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family meeting at the table

Talking Points for Family Meetings

Traumatic events involving the health and care of a loved one can be very stressful on a family. To minimize emotionally charged arguments and decisions, you may want to consider having family meetings and/or discussions to open communication regarding care decisions. By setting guidelines and objectives for each meeting, you may be able to minimize hurt feelings and arguments.

Here are some tips and resources to help you set up and run these important family meetings for your loved ones.

Identify a moderator. Depending on the family dynamic, it can be helpful to have an outside moderator such as a close family friend, a family minister or social worker from the hospital. Many times, it is necessary to have these meetings on conference calls or with some family members in attendance and some communicating via phone.

Establish a Code of Conduct for your family meetings. For example, you may want to prohibit interruptions to let people finish their thoughts and have their say. You may want to reiterate before each meeting that everyone must be respectful and on time. It is helpful to have an agenda consisting of the main topic/update about the loved one as well as the goal or answer you’re seeking in the meeting.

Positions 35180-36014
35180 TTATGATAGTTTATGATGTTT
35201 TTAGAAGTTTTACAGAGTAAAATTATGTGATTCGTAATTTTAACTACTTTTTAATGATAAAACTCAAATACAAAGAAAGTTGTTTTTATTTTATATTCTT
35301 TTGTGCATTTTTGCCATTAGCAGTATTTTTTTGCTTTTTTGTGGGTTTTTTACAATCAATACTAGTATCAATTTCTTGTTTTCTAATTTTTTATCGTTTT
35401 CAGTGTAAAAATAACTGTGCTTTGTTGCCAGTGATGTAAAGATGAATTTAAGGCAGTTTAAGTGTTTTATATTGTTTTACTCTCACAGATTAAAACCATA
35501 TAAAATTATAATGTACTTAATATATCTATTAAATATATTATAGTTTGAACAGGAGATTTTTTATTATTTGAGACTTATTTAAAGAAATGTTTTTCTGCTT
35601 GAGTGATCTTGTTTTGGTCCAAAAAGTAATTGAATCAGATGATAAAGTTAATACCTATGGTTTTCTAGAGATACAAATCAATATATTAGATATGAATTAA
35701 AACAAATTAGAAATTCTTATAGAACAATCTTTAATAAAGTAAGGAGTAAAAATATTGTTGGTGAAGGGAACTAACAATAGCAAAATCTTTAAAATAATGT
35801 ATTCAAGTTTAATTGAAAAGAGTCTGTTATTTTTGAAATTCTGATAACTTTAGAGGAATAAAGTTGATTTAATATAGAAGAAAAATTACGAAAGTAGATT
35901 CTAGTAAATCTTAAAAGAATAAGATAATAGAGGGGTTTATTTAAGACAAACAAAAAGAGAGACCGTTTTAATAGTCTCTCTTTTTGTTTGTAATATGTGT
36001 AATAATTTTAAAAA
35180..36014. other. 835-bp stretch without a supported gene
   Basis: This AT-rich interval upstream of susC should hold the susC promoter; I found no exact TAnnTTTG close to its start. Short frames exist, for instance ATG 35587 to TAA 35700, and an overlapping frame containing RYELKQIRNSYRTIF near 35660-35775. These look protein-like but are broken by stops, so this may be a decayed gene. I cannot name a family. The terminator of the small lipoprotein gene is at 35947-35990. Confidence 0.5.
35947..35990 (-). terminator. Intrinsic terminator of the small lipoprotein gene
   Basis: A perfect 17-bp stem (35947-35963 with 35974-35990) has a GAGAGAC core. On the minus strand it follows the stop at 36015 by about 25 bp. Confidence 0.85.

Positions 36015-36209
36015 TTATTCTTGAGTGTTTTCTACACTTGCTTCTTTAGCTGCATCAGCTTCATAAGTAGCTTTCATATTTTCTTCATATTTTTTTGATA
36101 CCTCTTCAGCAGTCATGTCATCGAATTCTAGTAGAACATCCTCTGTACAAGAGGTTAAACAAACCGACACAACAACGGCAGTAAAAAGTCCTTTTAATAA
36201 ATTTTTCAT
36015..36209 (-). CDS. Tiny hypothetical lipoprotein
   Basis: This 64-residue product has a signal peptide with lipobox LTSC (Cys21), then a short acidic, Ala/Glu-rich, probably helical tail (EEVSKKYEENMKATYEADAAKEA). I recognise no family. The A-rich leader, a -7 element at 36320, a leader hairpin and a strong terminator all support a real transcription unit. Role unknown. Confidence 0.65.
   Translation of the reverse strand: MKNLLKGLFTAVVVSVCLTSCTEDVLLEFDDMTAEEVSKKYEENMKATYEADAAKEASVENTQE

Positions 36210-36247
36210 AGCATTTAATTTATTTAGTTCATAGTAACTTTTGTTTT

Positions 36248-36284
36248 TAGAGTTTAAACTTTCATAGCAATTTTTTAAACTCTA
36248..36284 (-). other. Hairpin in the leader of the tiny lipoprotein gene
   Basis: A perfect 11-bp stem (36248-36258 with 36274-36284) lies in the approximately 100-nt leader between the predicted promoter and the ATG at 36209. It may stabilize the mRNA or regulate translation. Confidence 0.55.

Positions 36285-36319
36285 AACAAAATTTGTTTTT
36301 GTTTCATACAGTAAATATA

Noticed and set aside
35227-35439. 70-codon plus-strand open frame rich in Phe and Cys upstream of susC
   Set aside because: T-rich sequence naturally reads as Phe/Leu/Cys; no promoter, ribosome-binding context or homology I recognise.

Keep the agenda simple. When dealing with the health issues of a loved one, discussions and decisions can be emotionally charged. It is better to have a short, focused meeting dealing with the immediate issue at hand. This limits overwhelming feelings and getting off track.

Stay on topic. Allow everyone to voice opinions/concerns/questions/fears. Discuss regularity of meetings and let everyone voice their opinions on how much they want to be involved, how much information they want, and how often they want these family meetings.

If you feel you need more assistance, try these websites for details with challenging family dynamics:

Lori Lemasters

Lori Lemasters

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